Convict allowed to practice law

After being convicted of three felonies, the changed man graduated from one of America’s top law schools

Convict allowed to practice law
Reginald Dwayne Betts was convicted of three felonies. Now he can practice law in Connecticut.

Last week, the 36-year-old won approval from the Connecticut Bar Examining Committee for inclusion in the state bar.

“I'm happy that they made that decision,” Betts told The Associated Press. “I'm just grateful for the huge amount of support people gave me.”

Betts was 16 when he was involved in armed robbery and carjacking, leading to his convictions and eight-year prison term. Once out, he graduated from the University of Maryland and won a Harvard University fellowship. He also authored award-winning poetry books and a memoir.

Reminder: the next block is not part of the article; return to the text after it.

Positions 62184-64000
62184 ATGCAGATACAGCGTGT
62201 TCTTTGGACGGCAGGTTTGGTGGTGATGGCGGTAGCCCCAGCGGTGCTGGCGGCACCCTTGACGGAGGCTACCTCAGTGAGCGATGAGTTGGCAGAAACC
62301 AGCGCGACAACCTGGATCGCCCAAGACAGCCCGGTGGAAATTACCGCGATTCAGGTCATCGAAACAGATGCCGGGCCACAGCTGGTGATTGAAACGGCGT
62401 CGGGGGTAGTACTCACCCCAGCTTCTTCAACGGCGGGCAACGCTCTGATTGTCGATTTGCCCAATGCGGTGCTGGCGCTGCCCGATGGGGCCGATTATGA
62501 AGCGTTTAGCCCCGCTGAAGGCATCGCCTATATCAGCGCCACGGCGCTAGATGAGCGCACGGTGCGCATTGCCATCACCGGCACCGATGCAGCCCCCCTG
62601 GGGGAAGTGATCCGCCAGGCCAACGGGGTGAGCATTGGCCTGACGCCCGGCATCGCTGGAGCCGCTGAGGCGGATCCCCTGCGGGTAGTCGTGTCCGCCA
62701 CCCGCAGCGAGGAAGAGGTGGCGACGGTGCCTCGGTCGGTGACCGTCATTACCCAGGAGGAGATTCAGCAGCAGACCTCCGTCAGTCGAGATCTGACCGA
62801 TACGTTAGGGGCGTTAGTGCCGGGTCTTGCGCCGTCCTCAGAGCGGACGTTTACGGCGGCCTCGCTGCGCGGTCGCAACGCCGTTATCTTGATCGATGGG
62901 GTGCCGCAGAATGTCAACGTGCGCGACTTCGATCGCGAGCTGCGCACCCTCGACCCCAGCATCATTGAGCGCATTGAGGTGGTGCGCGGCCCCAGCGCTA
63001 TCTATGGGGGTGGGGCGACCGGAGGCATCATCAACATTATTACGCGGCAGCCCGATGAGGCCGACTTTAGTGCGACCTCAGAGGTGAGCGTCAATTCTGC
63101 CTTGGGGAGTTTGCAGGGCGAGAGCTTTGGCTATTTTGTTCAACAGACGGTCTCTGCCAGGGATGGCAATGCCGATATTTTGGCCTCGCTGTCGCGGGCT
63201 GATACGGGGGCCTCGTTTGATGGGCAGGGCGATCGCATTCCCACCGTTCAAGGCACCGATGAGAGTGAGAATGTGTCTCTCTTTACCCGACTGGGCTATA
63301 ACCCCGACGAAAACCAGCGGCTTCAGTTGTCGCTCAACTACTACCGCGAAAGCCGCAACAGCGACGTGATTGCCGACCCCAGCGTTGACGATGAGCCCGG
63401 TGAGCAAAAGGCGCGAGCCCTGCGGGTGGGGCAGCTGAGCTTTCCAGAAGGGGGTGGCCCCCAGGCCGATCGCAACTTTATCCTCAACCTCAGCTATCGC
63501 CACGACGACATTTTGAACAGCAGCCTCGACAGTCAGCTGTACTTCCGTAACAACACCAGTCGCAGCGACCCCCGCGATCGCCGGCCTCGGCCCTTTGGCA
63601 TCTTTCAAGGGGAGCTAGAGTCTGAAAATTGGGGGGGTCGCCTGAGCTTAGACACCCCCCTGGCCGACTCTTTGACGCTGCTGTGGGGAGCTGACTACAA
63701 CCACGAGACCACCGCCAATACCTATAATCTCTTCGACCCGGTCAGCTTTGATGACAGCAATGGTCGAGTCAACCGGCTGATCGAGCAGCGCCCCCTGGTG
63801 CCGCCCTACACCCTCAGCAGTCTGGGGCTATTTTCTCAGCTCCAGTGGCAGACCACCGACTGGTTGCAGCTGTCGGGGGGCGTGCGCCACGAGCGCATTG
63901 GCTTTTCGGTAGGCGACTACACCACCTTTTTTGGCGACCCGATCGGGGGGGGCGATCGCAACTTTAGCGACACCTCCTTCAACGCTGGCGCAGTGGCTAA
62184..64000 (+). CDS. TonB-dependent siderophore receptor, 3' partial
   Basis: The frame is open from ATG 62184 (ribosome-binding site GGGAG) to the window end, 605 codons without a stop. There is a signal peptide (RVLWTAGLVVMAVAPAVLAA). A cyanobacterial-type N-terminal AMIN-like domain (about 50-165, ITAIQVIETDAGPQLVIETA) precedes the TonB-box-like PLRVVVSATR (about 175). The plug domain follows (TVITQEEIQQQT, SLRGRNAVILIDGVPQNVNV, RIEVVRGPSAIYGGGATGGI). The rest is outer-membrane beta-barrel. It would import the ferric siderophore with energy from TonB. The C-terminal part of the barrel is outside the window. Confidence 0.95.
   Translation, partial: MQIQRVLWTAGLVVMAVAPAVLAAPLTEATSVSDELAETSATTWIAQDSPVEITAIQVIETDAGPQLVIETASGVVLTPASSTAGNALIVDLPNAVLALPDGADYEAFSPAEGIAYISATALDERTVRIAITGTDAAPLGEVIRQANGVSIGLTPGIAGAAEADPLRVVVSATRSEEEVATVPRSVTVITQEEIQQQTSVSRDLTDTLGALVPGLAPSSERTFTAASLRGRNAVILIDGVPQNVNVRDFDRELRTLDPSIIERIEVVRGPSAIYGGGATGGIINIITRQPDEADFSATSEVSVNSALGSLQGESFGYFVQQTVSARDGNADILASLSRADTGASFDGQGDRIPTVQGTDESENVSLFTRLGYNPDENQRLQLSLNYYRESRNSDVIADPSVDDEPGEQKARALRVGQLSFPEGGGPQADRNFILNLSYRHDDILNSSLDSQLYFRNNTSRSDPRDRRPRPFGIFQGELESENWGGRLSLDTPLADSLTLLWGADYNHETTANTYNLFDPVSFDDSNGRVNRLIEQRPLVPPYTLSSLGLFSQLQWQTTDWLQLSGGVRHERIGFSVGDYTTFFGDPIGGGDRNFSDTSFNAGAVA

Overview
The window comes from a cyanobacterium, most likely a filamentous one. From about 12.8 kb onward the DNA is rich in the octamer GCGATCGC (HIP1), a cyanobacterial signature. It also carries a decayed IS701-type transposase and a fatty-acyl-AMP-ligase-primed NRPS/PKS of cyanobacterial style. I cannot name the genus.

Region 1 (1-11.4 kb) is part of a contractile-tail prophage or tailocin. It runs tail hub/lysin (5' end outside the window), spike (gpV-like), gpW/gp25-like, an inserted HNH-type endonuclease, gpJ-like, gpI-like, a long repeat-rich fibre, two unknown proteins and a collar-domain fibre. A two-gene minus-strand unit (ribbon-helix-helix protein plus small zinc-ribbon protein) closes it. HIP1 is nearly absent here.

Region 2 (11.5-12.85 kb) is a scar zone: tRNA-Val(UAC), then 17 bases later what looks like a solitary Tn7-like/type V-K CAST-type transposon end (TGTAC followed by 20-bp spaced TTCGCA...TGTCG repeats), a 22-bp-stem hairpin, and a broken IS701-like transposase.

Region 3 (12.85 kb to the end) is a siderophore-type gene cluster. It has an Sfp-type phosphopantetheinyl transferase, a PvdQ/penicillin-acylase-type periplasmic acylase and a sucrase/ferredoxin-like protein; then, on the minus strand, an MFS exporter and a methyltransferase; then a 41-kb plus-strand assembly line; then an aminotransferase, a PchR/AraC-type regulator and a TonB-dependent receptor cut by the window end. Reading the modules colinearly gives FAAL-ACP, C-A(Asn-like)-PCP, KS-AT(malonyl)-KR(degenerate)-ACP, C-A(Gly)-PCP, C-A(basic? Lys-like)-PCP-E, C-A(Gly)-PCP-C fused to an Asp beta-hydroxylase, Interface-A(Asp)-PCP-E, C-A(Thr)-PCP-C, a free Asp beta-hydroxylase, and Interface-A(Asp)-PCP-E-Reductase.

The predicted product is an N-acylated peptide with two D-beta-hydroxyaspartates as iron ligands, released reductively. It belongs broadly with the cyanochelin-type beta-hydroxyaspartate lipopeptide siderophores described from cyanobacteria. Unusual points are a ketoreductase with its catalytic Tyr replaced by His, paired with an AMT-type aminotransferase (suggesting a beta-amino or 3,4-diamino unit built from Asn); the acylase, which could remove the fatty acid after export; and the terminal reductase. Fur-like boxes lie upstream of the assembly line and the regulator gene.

Last summer, he graduated from Yale Law School and he passed the Connecticut bar exam in February.

His file was flagged when he passed the bar. Though Connecticut does not forbid felons from becoming attorneys, they must prove that they have good moral character and fitness to practice law.

Betts, said he wants to become a law professor, is currently working on a doctorate in law at Yale. He recently interned at the New Haven public defender’s office and has an offer for a clerkship with a federal judge next year.

“I think that his story is a remarkable story. Mr. Betts demonstrated his commitment to others who may have lost their way. He has a great deal to offer, in addition to what he has already done,” said former Connecticut Judge Anne Dranginis, chairwoman of the committee.


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